Monthly Archives: March 2011


It’s been two weeks since UCLA political science student Alexandra Wallace’s now infamous video rant against her Asian peers went viral. Although Wallace has left the school, her diatribe has sparked plenty of dialogue about the role of diversity policies on campus and the state of multicultural education, as well as a slew of video responses. One of our faves comes from 24-year-old Los Angeles performer Jimmy Wong, who sings

It’s alright Alexandra, I know you know nothing about tsunamis, I just wanted to make sure you know it’s not a type of sushi. But I came here to say I’m actually Chinese, and that’s a whole ‘nother country, and it’s bigger… yeah… way bigger. But when it comes to love Alex, there are no boundaries.

Wong then cleverly riffs on Wallace’s racist stereotyping of Asian speech—in the original video, she says “Ohhh! Ching chong ling long ting tong? Ohhh!”—by crooning

“ching chong (it means I love you)
ling long (I really want you)
ting tong (i don’t actually know what that means)
ching chong (it’s never ending)
ling long (my head is spinning)
ting tong (still don’t know what that means)”

The parody has over 2.6 million views—Wong actually has a really great voice—and is downloadable on iTunes. Best of all, he’s donating the proceeds to charity.


Just wanted to share two new wall loops from, Italian Street Artist, Blu.

Check out more Blu videos on his website.


By Jason Motlagh

On the second floor of the downtown campus, a motley group of students listens to a lecture titled “Palliative and Curative Relief Through a Safe and Effective Herbal Medicine.” Not the sexiest of topics on the face of it, but there’s a catch: this is Oaksterdam University, and the medicine being discussed is marijuana. At “America’s first cannabis college,” in Oakland, Calif., the sallow-faced hippy-skater types that one expects to find sit beside middle-aged professionals in business attire, united in their zeal for the pungent green leaf. No one dares speak out of turn, until instructor Paul Armentano, a marijuana-policy expert, cites a news report that U.S. antidrug authorities plan to legalize pot’s active ingredient exclusively for drug companies’ use. “More stinking profits for Big Business,” mumbles a young man wearing a baseball cap. His classmates groan in agreement.

More than 17,000 students have enrolled since Oaksterdam opened in late 2007. The original student body numbered fewer than two dozen people. Most are from the U.S., but others have arrived from as far as Iran and Colombia to get training for the lucrative medical-marijuana industry. The concept itself originated in Amsterdam, where school founder Richard Lee visited a community-focused cannabis college and figured he could do the same in the Bay Area. A professional and transparent approach, he reasoned, could help erode the drug’s stigmas and eventually move the state closer to full legalization. Some alums have taken up his activist mantle, campaigning aggressively last year in favor of a statewide proposition to legalize and tax recreational cannabis. (It failed by an 8-point margin.) (See pictures of the marijuana-growing industry.)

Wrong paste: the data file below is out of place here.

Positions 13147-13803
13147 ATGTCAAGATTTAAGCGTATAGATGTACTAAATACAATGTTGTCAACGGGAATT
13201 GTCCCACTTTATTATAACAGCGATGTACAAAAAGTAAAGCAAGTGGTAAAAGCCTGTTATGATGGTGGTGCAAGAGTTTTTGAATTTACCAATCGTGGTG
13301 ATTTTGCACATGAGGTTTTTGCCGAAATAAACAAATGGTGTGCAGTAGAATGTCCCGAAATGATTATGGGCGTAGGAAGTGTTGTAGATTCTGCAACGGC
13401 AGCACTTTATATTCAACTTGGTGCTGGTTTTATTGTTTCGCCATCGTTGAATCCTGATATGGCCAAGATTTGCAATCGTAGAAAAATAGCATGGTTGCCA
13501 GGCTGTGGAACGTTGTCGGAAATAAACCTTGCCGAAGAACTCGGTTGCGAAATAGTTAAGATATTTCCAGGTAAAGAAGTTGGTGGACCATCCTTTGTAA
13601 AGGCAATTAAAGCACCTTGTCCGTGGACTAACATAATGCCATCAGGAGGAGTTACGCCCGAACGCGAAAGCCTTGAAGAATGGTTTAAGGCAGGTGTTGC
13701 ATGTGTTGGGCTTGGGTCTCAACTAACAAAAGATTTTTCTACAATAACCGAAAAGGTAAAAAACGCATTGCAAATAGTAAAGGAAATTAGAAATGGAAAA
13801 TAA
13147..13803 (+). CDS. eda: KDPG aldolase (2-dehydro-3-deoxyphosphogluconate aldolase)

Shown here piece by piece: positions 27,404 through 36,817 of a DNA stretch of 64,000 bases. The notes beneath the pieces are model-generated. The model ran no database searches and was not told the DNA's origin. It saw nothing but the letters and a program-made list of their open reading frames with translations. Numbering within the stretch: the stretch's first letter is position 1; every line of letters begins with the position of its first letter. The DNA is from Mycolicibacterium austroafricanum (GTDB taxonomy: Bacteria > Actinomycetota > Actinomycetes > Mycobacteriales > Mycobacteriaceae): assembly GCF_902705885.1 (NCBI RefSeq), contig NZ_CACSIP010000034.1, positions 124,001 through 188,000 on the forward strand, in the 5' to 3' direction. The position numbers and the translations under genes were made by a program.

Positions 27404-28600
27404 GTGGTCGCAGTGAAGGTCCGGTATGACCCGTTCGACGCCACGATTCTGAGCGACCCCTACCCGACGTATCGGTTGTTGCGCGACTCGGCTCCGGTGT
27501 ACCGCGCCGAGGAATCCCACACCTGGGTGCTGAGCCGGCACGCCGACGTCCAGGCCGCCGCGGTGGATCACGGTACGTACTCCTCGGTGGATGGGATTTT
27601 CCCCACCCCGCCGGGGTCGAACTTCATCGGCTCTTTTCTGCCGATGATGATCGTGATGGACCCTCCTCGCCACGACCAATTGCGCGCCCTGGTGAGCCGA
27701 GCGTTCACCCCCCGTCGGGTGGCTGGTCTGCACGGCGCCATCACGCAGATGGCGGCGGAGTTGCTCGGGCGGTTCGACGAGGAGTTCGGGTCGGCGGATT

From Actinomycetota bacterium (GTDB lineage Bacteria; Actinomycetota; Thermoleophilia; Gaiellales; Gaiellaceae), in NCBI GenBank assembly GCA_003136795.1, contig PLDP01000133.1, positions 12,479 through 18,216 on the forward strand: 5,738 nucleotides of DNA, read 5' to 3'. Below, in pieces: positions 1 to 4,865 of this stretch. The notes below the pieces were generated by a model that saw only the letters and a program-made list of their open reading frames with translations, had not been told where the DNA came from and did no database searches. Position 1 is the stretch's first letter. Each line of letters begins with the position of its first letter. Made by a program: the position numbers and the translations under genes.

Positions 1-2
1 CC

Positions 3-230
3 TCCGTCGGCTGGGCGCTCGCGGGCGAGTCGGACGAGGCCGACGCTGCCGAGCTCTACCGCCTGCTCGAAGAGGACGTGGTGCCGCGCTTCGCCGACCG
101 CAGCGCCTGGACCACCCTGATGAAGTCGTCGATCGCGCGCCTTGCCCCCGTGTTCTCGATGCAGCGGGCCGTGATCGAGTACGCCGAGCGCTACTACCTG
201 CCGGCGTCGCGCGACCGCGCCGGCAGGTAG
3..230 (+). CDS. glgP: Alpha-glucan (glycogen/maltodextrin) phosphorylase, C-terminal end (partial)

Still, faculty members concede the vast majority of new students are aspiring entrepreneurs with money on their mind. Oakland has some of the country’s laxest drug laws, making it ground zero for the medical-marijuana boom. Small pot clubs abound. In 2009, four legal commercial-scale dispensaries approved by the city council sold some $28 million worth of the drug. The question most frequently asked of instructors? “How much will this plant yield,” says “Big” Mike Parker, a technician in the horticulture lab with a long white beard and fading skull tattoos on his wrists. “This is hard work — you see me sweating,” he adds, tending to his plants under the bluish glow of a metal-halide light. “And if you think you’re gonna get rich, you’re here for the wrong reason.”

True to one of its sundry nicknames, cannabis is a weed that grows like one in the right climate. But given the gray area that now exists between state law — which allows regulated production for medical purposes — and federal laws that still prohibit the drug, discretion dictates that plants must be grown indoors. That’s no easy task. During a recent class, instructor Chris McCatheran broke down the risks of overfertilization, offering tips on what combination of nutrients is best and how to maintain the right parts-per-million ratio. Growing cannabis plants indoors is clearly a delicate affair, even if the feds don’t storm in and shut you down. (See TIME’s cover story on the proliferation of medical marijuana.)

Illegal pot farming has run rampant across Oakland. And although busts are still pretty rare, advocates fear that could change if public health and safety concerns mount as cultivation-related crime continues to rise. According to the Oakland police, in 2008 and 2009 there were eight reported robberies, seven burglaries and two homicides connected to the business. (Last year’s statistics are likely to be worse but are not yet available.) Meanwhile, the amount of fires doubled in 2010, largely the result of shoddy electrical wiring in illicit grow houses. On March 2, a warehouse believed to contain between 300 and 500 pot plants — many times the legal limit, if it had a permit — went ablaze in the western part of the city. It required 18 firefighters to put it out.

This is just the kind of Wild West behavior that Oaksterdam faculty and students insist they are trying to eliminate. “There’s still a chance that the police might kick down your door, but you’re taught to be responsible here and you get the best instruction,” says Lisa, 40, a food caterer by day who grows for a cooperative on the side. She drove three and a half hours from Lake Tahoe on a Saturday morning to attend an advanced class and says she can make up to $3,000 extra a month from her plants, a substantial sum but hardly windfall profits.